The UK made history in the summer of 2017 with the Royal Mint becoming the world’s first mint to achieve compliance with the Shariah Standard on Gold set out by the Accounting and Auditing Organisation for Islamic Financial Institutions (AAOIFI). Considering the standard was developed in cooperation with the London-based World Gold Council (WCC), the UK clearly leveraged its leadership in commodity trading to attract Islamic investors. Who can now use the service to buy, store, and sell the Royal Mint’s bullion coins and bars securely online.

The Islamic banking footprint in the UK grew in 2017 led by Birmingham based Al-Rayan Bank opening a dedicated commercial banking office in London as well as three retail branches, including Wembley, Bradford, and its first branch in Scotland (Glasgow). The expansion was on heels of a robust earnings report in which Al-Rayan delivered a 32% increase in pre-tax profits and increased the bank’s’ balance sheet by an astounding 43% year-over-year with total assets of the bank reaching £1.4 billion.

In addition to traditional Islamic banks, innovative financial technology (FinTech) companies are also starting to take shape in the UK with the first Shariah-compliant FinTech company Yielders getting approval to provide online property crowdfunding investments. Another start-up Ummah Finance is planning to launch the country’s first completely digital bank and would effectively become the first Islamic challenger bank in the UK if successful.

2018 Preview

Outlook for the sector remains strong as the CityUK report issued at the IFN Islamic Forum in London in September titled “Global trends in the Islamic finance and UK market” further reinforced the sector’s confidence in London remaining the leading western centre for Islamic finance despite the uncertainty poised by Brexit.

It was at the forum in London that Mr Stephen Barclay, the economic secretary to the Treasury announced in his keynote speech, the government’s commitment to Islamic finance with the intent to reissue the country’s sovereign Sukuk when it renews the following year.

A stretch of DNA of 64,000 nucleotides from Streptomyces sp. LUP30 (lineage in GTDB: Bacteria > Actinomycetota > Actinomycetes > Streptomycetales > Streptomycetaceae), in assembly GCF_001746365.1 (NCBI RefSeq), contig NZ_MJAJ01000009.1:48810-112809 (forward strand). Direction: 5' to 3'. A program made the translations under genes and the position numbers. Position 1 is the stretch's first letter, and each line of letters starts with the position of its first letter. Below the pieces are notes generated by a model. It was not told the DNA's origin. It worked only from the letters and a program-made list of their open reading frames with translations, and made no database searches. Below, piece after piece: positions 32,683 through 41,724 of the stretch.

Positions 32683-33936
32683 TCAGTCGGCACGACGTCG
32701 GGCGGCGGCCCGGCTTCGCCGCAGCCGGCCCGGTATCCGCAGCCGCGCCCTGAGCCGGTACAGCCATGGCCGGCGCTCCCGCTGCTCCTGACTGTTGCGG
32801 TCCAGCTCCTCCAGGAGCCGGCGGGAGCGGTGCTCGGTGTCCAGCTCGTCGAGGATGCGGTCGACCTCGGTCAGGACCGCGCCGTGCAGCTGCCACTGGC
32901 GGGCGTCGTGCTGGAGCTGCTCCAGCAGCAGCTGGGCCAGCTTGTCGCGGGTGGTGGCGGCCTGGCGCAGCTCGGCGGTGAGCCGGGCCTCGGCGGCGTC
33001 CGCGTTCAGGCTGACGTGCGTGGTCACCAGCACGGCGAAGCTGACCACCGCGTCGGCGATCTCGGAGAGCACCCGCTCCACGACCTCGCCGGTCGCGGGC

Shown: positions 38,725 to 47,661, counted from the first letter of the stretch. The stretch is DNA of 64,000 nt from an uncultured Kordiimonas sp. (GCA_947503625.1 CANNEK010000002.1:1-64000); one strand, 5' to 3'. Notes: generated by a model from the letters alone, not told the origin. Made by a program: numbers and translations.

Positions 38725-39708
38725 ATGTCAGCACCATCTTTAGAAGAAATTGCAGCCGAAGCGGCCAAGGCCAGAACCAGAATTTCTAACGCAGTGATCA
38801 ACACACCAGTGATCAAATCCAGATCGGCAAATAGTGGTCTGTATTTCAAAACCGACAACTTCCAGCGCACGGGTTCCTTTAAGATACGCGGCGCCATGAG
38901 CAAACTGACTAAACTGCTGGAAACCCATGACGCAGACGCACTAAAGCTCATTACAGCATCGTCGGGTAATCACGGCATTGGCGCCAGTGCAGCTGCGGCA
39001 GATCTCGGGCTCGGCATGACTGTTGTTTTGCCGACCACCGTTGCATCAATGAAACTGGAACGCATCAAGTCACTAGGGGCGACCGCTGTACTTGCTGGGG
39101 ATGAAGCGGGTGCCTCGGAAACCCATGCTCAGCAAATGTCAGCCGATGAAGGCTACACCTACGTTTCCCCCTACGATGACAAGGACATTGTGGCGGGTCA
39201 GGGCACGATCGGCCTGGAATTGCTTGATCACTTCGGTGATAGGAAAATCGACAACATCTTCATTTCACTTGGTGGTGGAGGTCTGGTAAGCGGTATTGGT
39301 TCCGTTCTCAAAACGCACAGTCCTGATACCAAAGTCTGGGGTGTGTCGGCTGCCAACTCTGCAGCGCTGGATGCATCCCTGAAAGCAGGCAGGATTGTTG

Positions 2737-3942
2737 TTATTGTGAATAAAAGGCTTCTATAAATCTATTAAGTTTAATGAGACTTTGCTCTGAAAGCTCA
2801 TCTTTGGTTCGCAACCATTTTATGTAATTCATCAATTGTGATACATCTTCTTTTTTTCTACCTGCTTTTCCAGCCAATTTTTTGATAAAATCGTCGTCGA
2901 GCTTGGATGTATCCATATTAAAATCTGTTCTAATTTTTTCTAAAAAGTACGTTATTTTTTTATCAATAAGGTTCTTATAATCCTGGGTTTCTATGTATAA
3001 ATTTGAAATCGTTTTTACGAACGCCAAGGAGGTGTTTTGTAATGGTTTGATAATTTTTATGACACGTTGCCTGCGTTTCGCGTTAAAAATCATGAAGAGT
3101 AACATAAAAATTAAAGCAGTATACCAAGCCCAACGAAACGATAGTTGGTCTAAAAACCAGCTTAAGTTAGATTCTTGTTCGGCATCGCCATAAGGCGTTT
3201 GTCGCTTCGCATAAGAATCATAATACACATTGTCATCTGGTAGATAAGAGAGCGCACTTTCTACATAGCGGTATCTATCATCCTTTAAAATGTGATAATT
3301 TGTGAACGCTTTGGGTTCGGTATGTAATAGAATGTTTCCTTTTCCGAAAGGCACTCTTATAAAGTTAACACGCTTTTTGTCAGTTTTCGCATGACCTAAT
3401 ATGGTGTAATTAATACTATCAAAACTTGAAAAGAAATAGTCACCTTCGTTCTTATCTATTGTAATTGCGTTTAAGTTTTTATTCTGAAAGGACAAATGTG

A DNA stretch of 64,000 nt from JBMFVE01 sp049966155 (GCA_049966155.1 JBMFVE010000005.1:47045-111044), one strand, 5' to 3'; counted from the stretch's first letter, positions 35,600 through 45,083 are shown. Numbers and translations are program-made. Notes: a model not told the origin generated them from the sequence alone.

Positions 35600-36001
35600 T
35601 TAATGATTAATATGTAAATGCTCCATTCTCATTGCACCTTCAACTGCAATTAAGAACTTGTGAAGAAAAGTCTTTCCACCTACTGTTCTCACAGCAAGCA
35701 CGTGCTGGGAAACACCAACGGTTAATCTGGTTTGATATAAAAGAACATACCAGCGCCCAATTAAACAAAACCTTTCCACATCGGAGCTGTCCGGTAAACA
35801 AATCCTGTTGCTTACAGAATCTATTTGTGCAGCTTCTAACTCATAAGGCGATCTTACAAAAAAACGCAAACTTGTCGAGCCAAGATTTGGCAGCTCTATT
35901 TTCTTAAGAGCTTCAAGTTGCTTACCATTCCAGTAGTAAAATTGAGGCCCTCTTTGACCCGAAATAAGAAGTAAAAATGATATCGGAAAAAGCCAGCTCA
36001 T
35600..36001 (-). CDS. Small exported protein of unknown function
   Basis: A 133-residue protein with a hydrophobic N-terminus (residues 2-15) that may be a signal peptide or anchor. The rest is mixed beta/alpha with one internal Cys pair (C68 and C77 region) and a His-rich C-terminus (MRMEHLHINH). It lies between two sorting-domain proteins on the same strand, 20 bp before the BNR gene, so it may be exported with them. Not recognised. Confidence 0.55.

Additionally, there are trials underway for a commodity Murabaha financing product to provide shariah-compliant funding to small-medium enterprises (SME) across the country. The product is being developed by Liberis and backed by the UK government-supported British Business Bank. This would be one of the first Islamic SME short-term finance products in the UK and breaks new ground in Islamic finance for UK firms.

Shariah-compliant student financings, as well as the potential of regeneration projects across the UK, remain promising areas for Islamic finance to solve in the coming years. We may also see initiatives in Islamic insurance which has remained low-key despite the formation of the Islamic Insurance Association of London several years ago to promote the sector.

Expect to see further breakthroughs in commercial financing and investment products next year with Islamic FinTech startups taking root to bring innovative solutions to the marketplace. Supporting the over twenty banks in the country already providing Islamic products including the five fully shariah-compliant institutions.


Islamic finance has much more room to grow in the UK and offer Muslim consumers and businesses a greater choice. The regulations continue to be accommodating and will evolve to allow more innovative FinTech solutions to provide digital low-cost alternatives in the marketplace as consumer awareness and adoption of Islamic finance grows.

The UK no doubt will continue to be a Western centre for Islamic finance despite Brexit. And it can be argued the distinctiveness of London can perhaps be enhanced by Brexit as it unshackles itself from EU regulation and leverages the depth of its Islamic finance expertise and talent to continue supporting the development of the sector.

This article was written by Suhail Ahmad and first published in the IFN Annual Report 2018 (pg. 104) which can be downloaded free of charge at